Friday, January 07, 2005
Arizona Cardinal News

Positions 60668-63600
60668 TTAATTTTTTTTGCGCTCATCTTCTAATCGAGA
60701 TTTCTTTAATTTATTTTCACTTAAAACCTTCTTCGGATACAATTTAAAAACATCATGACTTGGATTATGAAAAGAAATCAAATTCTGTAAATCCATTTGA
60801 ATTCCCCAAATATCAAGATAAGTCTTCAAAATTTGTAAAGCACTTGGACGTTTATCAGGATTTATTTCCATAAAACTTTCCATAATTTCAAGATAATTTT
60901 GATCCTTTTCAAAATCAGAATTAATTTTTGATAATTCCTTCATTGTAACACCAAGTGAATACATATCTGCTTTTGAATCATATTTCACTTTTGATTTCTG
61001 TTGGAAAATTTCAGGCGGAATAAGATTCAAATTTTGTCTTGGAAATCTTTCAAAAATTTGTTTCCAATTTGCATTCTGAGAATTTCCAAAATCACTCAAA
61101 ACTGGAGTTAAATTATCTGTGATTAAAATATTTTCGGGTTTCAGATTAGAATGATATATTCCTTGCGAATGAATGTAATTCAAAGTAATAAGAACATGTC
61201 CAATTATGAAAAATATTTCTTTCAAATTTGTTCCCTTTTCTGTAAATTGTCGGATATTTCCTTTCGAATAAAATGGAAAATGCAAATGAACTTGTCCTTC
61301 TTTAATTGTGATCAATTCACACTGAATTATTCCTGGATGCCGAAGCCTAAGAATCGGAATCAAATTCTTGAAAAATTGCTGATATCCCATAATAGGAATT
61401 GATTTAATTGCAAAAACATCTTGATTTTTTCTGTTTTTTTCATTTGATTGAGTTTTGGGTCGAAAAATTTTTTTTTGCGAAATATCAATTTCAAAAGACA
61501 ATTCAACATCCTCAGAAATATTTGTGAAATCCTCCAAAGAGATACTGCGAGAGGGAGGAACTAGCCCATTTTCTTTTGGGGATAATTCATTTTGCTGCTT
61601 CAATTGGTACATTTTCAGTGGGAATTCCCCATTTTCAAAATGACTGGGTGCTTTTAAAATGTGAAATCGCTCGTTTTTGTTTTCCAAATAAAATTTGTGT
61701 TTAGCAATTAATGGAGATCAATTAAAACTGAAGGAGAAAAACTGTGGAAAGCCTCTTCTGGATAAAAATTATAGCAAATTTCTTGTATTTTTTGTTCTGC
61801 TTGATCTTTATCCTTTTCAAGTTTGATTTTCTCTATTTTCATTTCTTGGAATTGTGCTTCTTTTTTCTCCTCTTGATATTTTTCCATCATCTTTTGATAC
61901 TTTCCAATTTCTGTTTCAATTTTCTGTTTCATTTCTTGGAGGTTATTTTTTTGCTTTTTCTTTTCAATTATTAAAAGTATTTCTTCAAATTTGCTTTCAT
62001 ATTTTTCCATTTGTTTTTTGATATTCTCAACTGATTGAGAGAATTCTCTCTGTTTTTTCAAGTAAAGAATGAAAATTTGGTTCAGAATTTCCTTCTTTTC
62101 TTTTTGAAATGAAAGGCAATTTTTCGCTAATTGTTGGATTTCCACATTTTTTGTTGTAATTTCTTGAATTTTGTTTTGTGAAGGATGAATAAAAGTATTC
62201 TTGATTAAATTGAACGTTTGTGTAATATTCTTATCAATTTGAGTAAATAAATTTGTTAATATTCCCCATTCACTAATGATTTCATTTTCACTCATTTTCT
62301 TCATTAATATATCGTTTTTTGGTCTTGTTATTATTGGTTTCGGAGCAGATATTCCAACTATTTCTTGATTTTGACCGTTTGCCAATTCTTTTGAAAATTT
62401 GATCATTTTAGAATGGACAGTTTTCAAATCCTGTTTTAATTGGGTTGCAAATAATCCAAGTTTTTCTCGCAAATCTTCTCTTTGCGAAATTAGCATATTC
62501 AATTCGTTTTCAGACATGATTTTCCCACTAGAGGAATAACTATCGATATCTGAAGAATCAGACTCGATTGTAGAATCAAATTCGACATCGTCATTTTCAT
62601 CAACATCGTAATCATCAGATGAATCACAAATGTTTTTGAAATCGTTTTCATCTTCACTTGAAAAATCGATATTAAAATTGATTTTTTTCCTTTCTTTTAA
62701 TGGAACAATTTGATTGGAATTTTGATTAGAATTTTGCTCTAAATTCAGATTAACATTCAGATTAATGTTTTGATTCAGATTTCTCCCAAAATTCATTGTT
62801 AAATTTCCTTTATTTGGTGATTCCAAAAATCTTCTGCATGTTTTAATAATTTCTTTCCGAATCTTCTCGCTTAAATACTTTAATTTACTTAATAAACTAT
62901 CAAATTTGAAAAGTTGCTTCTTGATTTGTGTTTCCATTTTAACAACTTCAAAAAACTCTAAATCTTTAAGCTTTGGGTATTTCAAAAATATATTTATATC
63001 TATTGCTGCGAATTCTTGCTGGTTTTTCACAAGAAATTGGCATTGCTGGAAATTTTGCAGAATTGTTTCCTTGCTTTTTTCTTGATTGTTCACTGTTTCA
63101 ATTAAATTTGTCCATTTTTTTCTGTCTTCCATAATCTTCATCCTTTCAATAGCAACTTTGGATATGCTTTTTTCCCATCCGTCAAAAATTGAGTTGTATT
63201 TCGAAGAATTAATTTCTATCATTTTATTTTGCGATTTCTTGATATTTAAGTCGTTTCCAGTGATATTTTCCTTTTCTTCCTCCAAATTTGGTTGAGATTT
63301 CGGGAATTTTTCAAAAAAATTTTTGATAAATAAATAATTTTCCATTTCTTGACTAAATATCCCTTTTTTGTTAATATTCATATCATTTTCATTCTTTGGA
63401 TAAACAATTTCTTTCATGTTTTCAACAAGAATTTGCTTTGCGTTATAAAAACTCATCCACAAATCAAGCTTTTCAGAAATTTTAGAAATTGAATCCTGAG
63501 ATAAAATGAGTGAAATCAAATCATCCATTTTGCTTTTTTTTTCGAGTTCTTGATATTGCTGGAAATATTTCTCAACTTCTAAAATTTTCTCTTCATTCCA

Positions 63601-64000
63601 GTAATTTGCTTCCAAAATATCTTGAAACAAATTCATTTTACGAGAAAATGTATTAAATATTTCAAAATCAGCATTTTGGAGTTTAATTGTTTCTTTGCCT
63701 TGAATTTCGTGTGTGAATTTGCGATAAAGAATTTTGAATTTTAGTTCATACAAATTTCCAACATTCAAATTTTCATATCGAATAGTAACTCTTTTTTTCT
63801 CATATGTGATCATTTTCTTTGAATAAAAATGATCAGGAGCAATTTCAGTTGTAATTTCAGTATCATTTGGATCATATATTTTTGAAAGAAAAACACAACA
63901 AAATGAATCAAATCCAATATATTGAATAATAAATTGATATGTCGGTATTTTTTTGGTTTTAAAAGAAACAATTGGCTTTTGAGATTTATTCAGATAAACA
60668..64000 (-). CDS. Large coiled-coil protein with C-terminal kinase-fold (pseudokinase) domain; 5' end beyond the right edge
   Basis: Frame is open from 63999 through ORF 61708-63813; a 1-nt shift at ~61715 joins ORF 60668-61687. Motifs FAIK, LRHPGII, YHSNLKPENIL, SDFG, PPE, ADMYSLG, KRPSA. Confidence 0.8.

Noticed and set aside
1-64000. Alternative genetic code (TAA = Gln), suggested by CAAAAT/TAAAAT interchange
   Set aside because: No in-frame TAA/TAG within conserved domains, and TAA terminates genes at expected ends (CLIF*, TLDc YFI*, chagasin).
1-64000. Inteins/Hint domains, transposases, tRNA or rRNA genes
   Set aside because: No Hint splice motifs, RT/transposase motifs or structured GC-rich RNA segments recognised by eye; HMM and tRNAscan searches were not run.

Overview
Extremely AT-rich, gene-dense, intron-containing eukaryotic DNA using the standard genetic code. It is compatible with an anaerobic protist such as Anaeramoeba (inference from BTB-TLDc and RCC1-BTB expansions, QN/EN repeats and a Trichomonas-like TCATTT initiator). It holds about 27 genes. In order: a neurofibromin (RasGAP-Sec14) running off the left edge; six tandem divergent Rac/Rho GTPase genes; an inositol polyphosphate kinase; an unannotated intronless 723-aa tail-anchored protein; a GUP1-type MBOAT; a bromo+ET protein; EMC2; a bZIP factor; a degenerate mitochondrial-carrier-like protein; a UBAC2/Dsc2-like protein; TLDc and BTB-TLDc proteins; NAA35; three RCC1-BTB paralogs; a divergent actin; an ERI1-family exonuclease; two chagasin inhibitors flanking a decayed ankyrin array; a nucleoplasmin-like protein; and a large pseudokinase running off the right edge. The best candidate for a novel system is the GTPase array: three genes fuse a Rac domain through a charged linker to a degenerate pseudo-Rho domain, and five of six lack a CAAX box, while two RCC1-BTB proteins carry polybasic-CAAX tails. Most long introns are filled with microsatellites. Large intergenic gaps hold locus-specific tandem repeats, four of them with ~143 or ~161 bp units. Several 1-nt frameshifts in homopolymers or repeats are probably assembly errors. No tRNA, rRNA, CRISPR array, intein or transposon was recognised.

Cards aide knows he must produce quickly Five NFL offensive coordinators have been fired, forced out or retired since the season ended less than a week ago. So Keith Rowen, introduced Thursday as the Cardinals' fourth coordinator in four seasons, is well aware of the insecurity of his vocation. "All of us have pressure in our jobs, don't we?" he said Thursday in an introductory news conference. "I don't know a day that you don't have expectations to do a good article or do your job correctly. You look at the college coaches, you're down to a three-year cycle. In the NFL, some are a two-year process. What I am saying to you is that we live with that pressure every day. To me it's a matter of opportunity and taking advantage of the opportunity." The opportunity comes for Rowen as he begins his 22nd season as an NFL assistant. He spent the past six seasons in Kansas City coaching tight ends, including perennial Pro Bowl player Tony Gonzalez. Rowen hasn't called plays since 1984 when he was the coordinator for the Boston/New Orleans Breakers of the USFL, but he's equipped to handle the pressure and scrutiny. The son of Vic Rowen, a legendary coach at San Francisco State, Rowen, 52, has been attending football practices and NFL training camps since he was 5. Rowen played at Stanford and has coached nearly every offensive position in the NFL, including the offensive line for three years under Dennis Green in Minnesota. "This is how I have lived my life," he said of coaching. "Coming from a strong football background, coaches and appreciation for coaches and what we do for one another is extremely important to me. "And No. 2, the relationship I have with Dennis Green is special. The years I had in Minnesota were some of the best years of my career so far in the National Football League, not only from a coaching standpoint and an offensive standpoint, but also from a personal relationship." Rowen replaces Alex Wood, fired by Green on Monday after the Cardinals finished the season ranked 27th in offense. Wood, too, was familiar with Green, having worked for him in Minnesota. Green tried to hire Rowen as his offensive line coach a year ago, but he was still under contract with Kansas City. Rowen said he has learned something at every stop in his career, and he choked up when asked what he had learned from Chiefs coach Dick Vermeil. "I learned that people matter," he said, "and what you do for one another is as important as anything you do. He was a special guy." This year, Vermeil allowed his assistants to pursue other jobs because Vermeil has one year left on his contract. "It's always about timing," Green said, "and I think the timing is right this year. I think Keith and I over the years, it's always about getting back together. If it ever happened again that we could work together, Keith and I both said we'd love to do that, because we had some good teams and we worked real well together." Rowen has started work already, but he put off questions about specific players, saying his evaluation process has just started. His goal, he said, is to have an offense that's well balanced, yet caters to the skills of his players. "It's still a people game, and how do you isolate certain guys?" he said. "When Kansas City had Priest Holmes, the running game improved. Along with that, it opened up opportunities in the passing game." He gave few other clues about his offensive philosophy, other than it's obviously similar to Green's. He noted that the league's best offenses - Indianapolis, Minnesota and Kansas City - all have coaches and players who have played in the same system for several years. That's rare these days, especially in Arizona.